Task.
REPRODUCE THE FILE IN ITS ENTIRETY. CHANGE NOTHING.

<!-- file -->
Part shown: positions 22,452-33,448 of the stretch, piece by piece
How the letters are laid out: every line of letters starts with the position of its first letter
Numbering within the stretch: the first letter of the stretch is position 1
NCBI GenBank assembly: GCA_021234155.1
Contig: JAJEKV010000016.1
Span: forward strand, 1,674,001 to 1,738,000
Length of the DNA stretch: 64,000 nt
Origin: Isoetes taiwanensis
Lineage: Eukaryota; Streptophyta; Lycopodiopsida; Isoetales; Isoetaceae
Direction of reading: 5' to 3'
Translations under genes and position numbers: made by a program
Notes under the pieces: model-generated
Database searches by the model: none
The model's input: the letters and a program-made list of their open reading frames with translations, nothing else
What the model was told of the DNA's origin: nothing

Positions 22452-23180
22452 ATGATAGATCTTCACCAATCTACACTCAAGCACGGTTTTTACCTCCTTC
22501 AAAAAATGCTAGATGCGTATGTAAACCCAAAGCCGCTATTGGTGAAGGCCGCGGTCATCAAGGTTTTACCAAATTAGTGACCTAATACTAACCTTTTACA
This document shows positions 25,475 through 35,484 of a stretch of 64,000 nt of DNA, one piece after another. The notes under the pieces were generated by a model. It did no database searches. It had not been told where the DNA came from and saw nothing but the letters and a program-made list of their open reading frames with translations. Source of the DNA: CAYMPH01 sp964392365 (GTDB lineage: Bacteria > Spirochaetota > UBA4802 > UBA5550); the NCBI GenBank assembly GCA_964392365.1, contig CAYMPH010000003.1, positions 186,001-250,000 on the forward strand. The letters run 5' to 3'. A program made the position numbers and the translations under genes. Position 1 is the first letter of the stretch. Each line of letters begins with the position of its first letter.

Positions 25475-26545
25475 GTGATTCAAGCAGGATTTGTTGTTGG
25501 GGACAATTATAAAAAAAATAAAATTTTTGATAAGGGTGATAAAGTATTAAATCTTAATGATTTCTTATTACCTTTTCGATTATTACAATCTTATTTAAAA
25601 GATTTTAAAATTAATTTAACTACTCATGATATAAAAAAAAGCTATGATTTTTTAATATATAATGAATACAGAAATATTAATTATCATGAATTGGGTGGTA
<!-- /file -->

Part shown: positions 22,452-33,448 of the stretch, piece by piece
How the letters are laid out: every line of letters starts with the position of its first letter
Numbering within the stretch: the first letter of the stretch is position 1
NCBI GenBank assembly: GCA_021234155.1
Contig: JAJEKV010000016.1
Span: forward strand, 1,674,001 to 1,738,000
Length of the DNA stretch: 64,000 nt
Origin: Isoetes taiwanensis
Lineage: Eukaryota; Streptophyta; Lycopodiopsida; Isoetales; Isoetaceae
Direction of reading: 5' to 3'
Translations under genes and position numbers: made by a program
Notes under the pieces: model-generated
Database searches by the model: none
The model's input: the letters and a program-made list of their open reading frames with translations, nothing else
What the model was told of the DNA's origin: nothing

Positions 22452-23180
22452 ATGATAGATCTTCACCAATCTACACTCAAGCACGGTTTTTACCTCCTTC
22501 AAAAAATGCTAGATGCGTATGTAAACCCAAAGCCGCTATTGGTGAAGGCCGCGGTCATCAAGGTTTTACCAAATTAGTGACCTAATACTAACCTTTTACA
This document shows positions 25,475 through 35,484 of a stretch of 64,000 nt of DNA, one piece after another. The notes under the pieces were generated by a model. It did no database searches. It had not been told where the DNA came from and saw nothing but the letters and a program-made list of their open reading frames with translations. Source of the DNA: CAYMPH01 sp964392365 (GTDB lineage: Bacteria > Spirochaetota > UBA4802 > UBA5550); the NCBI GenBank assembly GCA_964392365.1, contig CAYMPH010000003.1, positions 186,001-250,000 on the forward strand. The letters run 5' to 3'. A program made the position numbers and the translations under genes. Position 1 is the first letter of the stretch. Each line of letters begins with the position of its first letter.

Positions 25475-26545
25475 GTGATTCAAGCAGGATTTGTTGTTGG
25501 GGACAATTATAAAAAAAATAAAATTTTTGATAAGGGTGATAAAGTATTAAATCTTAATGATTTCTTATTACCTTTTCGATTATTACAATCTTATTTAAAA
25601 GATTTTAAAATTAATTTAACTACTCATGATATAAAAAAAAGCTATGATTTTTTAATATATAATGAATACAGAAATATTAATTATCATGAATTGGGTGGTA